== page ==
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Does Recording Client Calls Violate Employee Privacy?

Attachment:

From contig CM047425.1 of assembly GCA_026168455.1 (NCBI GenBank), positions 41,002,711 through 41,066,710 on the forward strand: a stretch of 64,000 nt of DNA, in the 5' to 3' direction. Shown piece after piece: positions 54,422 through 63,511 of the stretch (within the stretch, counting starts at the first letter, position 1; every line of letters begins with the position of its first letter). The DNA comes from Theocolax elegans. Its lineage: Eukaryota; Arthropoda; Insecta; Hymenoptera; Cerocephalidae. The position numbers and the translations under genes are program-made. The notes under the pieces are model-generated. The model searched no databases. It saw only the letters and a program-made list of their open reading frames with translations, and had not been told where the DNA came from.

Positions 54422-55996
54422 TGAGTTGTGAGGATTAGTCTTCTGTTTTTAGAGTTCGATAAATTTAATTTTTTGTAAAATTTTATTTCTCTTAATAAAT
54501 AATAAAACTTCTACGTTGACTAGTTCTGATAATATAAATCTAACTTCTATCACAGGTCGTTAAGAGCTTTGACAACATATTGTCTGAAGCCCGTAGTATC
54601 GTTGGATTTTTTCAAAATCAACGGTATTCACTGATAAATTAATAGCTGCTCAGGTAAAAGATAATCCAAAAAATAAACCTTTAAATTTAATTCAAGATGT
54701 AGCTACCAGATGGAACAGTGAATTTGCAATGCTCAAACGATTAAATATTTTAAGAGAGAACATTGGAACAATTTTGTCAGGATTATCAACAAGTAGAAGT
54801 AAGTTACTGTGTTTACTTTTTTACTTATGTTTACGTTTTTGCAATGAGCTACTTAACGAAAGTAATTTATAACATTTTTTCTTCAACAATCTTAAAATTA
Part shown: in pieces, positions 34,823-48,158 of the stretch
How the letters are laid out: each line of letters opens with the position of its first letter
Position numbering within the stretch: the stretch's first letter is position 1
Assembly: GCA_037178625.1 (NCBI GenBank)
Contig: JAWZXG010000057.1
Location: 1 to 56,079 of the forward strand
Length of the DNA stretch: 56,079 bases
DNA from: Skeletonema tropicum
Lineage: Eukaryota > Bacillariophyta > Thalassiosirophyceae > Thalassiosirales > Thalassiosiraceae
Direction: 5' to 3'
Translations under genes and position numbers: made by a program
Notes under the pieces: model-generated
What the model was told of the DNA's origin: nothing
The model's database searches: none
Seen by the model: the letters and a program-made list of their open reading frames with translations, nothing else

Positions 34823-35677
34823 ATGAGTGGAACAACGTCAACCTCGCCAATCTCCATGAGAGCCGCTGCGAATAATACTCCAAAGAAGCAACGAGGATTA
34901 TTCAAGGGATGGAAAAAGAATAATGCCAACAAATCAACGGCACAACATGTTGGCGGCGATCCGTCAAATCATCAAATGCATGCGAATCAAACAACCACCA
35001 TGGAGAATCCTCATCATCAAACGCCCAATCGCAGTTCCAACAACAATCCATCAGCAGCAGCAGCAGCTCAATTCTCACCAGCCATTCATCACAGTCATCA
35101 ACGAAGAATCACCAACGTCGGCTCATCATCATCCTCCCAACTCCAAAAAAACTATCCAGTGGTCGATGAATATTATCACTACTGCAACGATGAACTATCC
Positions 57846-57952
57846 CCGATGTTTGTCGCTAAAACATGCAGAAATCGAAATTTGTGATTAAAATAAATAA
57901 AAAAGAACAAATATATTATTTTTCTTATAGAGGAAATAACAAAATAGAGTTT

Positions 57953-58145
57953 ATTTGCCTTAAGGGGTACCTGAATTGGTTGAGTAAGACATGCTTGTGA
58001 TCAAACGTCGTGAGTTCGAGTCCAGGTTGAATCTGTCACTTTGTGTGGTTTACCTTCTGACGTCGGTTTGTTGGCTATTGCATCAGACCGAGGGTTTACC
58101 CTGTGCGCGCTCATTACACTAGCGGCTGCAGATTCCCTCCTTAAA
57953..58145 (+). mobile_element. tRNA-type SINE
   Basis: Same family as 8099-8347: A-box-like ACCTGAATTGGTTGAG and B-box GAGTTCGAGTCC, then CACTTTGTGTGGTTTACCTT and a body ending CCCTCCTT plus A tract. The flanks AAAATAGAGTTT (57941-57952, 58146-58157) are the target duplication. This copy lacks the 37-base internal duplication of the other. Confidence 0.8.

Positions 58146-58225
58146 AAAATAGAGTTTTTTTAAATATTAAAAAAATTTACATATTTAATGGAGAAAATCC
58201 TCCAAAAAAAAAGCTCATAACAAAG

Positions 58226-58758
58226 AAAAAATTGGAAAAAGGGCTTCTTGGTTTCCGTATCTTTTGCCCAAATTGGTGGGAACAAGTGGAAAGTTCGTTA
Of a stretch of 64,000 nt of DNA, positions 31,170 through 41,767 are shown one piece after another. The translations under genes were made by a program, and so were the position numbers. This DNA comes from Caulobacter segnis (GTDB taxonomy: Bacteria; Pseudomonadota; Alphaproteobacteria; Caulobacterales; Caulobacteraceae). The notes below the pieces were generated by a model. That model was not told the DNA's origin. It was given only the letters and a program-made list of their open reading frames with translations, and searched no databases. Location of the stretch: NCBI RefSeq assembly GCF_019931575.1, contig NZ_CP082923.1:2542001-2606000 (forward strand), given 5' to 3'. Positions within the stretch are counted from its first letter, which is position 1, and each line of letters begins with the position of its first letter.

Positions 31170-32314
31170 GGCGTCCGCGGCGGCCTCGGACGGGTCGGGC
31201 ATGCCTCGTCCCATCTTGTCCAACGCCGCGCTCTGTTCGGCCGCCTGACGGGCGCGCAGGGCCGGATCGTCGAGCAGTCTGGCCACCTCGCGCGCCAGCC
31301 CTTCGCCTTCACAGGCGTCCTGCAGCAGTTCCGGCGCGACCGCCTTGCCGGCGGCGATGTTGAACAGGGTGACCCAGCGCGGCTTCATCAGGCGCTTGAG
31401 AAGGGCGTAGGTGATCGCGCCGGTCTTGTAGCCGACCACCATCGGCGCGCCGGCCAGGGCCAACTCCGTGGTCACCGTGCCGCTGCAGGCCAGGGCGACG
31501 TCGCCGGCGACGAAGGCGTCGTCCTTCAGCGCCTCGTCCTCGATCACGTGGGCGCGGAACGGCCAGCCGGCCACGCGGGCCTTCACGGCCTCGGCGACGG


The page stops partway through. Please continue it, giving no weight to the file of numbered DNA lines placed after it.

The union grieved a government agency’s use of audio recordings and screen shots to monitor employees’ phone conversations with clients. The agency denied any privacy violations, claiming that the materials were “work product” rather than personal employee information. The arbitrator said the information was privacy protected to the extent it reveals an employee’s personal work style. But citing PIPA provisions allowing employers to collect personal information for “reasonable” employment purposes, the arbitrator ruled that the agency could use the recordings and screen shots, provided that they were limited to incoming calls, kept for only 30 days, used only for investigating complaints, discrete training purposes and very limited random review and stored in a secure location. The agency also had to maintain strict logs to monitor use [Alberta Union of Provincial Employees v Legal Aid Alberta, 2018 CanLII 121117 (AB GAA), Nov. 20, 2018].